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Despite Biden's Executive Orders, Vaccine Production May Be Hard To Ramp Up

SCOTT SIMON, HOST:

Pharmaceutical companies are working at full capacity to try to produce COVID-19 vaccines, but the hard truth is that many Americans will die from the coronavirus before they can be vaccinated. President Biden's been signing executive orders to try to ramp up vaccine production and supplies, but Sarah Jane Tribble of Kaiser Health News says these new measures, which include invoking the Defense Production Act, will not necessarily mean more vaccines anytime soon. Sarah Jane Tribble joins us now. Thanks so much for being with us.

SARAH JANE TRIBBLE: It's good to be here. Thank you.

SIMON: The Defense Production Act, of course, gives the president sweeping authority to try and speed up the supply of materials and services from domestic industries. What could it do and where does it fall short when it comes to increasing the supply of vaccines?

TRIBBLE: So the thing it can do immediately is really make it possible for glass vials and the production of the materials for that to come in and be laid out for the manufacturers. The other thing the DPA can do is it can help the companies discuss what kind of supply needs they have and get those on market. So far, with Pfizer and Moderna, what we've seen is them announcing big ramp-ups in the second half of the year, and we're going to see a lot more vaccines coming out.

SIMON: What about the vaccine itself? How do you convert an industrial system for making all kinds of stuff to making room for 300 million doses of vaccine?

TRIBBLE: Well, it's not easy. You can't force these companies to produce more vaccine necessarily. They have to repurpose facilities. That can take months. Making new plants can take years. Also, part of the challenge relates to the vaccines themselves. The messenger RNA data - that vaccine itself is fragile and breaks down easily. So it needs to be handled with a lot of care, with specific temperatures and humidity levels. There's also massive quality control needs that need to happen, and scientists and engineers are needed to run it. So there are a lot of factors at play.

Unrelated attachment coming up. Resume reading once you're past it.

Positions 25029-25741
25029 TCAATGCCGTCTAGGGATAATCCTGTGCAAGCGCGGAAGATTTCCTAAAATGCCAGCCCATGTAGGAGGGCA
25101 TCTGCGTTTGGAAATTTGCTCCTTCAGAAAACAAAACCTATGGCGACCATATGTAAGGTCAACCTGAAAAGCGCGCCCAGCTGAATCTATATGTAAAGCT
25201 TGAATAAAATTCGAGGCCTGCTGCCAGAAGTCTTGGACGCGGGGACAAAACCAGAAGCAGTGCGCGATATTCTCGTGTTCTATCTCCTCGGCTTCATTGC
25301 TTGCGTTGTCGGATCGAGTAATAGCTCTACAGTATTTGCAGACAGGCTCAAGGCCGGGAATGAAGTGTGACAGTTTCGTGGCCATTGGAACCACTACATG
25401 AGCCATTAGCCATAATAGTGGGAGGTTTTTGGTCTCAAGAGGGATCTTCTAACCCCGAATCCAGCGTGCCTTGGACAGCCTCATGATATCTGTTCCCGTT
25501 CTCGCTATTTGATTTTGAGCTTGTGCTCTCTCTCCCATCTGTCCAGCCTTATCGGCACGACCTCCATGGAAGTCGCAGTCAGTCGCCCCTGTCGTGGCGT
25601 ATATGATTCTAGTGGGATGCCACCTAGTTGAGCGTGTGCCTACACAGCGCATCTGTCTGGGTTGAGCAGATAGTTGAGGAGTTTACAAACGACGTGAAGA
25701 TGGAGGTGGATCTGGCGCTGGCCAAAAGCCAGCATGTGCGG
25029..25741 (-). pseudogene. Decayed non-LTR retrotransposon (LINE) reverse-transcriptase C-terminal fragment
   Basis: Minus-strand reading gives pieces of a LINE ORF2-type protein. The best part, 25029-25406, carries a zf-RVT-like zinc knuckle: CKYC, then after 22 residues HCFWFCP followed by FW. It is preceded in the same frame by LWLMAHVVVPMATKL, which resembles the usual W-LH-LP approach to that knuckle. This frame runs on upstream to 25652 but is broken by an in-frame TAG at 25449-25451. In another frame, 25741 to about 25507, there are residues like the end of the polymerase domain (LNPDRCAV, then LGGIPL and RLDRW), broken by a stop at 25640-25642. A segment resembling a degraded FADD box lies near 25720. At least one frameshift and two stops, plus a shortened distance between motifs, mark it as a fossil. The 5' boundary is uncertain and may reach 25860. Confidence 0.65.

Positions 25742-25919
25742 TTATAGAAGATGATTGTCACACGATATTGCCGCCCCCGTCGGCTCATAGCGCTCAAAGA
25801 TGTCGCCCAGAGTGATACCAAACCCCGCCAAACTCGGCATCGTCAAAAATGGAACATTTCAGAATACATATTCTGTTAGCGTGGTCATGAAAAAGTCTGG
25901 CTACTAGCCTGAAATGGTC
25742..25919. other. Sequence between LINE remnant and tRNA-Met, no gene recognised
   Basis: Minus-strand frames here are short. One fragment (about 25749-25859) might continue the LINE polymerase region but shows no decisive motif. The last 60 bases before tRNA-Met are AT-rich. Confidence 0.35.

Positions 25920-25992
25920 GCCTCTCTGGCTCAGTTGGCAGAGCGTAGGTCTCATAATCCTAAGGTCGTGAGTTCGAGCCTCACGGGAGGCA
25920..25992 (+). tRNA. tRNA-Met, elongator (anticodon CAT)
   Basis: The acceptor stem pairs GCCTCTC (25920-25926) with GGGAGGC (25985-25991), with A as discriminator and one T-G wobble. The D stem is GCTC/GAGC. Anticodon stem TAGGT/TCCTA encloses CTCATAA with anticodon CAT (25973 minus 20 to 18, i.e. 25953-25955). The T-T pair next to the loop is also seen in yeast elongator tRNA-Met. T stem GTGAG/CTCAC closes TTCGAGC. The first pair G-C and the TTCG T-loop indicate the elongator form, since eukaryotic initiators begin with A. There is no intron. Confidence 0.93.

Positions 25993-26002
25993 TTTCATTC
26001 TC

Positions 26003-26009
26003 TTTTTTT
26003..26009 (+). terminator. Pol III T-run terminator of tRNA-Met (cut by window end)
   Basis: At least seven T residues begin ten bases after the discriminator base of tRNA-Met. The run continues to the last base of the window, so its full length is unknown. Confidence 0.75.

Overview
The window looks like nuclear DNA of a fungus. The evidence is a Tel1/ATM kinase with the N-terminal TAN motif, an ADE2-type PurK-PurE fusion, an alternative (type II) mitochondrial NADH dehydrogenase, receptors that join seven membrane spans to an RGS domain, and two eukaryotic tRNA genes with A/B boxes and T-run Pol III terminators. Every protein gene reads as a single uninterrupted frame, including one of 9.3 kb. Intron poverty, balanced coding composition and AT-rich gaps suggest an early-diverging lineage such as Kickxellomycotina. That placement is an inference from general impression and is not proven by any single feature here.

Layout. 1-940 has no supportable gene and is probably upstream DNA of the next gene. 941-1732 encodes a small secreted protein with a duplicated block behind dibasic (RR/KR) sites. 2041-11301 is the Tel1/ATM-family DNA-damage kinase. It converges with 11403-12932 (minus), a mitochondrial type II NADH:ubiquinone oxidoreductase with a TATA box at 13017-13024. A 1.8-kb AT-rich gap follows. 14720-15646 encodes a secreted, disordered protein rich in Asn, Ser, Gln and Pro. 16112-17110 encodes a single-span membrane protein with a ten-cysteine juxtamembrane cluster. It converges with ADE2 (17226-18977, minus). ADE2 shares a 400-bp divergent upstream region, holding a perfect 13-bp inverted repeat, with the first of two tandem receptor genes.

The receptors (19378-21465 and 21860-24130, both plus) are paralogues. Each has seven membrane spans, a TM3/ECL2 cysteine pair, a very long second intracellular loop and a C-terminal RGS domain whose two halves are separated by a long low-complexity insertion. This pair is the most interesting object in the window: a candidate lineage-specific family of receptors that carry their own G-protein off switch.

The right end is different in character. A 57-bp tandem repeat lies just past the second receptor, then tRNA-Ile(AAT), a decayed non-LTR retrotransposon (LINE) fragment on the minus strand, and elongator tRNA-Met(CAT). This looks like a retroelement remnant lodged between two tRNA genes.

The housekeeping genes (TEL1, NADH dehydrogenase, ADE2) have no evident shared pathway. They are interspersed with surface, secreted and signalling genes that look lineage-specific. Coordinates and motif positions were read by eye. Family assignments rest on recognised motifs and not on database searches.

The other thing I think a lot of folks don't think about is the supply chain - the upward supply chain that it takes for these companies to make them. These vaccines aren't made in one plant in, say, Kalamazoo, Mich. These vaccines are produced by multiple plants around the globe. And we're talking about shipping and filling. It takes many different parties to make one vaccine.

SIMON: Does the Defense Production Act permit an American president to compel Pfizer, an American company, to provide the vaccine for Americans first?

TRIBBLE: I think that's very questionable, highly questionable. Biden could use it to force private pharma companies to transfer their technology to either another company or to just make more, because what we're talking about is companies that actually tap into contract manufacturers across the globe. Not all the parts of these vaccines are being made here on American soil. So to say you must make it just for America, that gets pretty tricky and dicey from a political standpoint.

SIMON: Sarah Jane Tribble of Kaiser Health News, thanks so much for being with us.

TRIBBLE: Thank you, Scott.

(SOUNDBITE OF MUSIC) Transcript provided by NPR, Copyright NPR.

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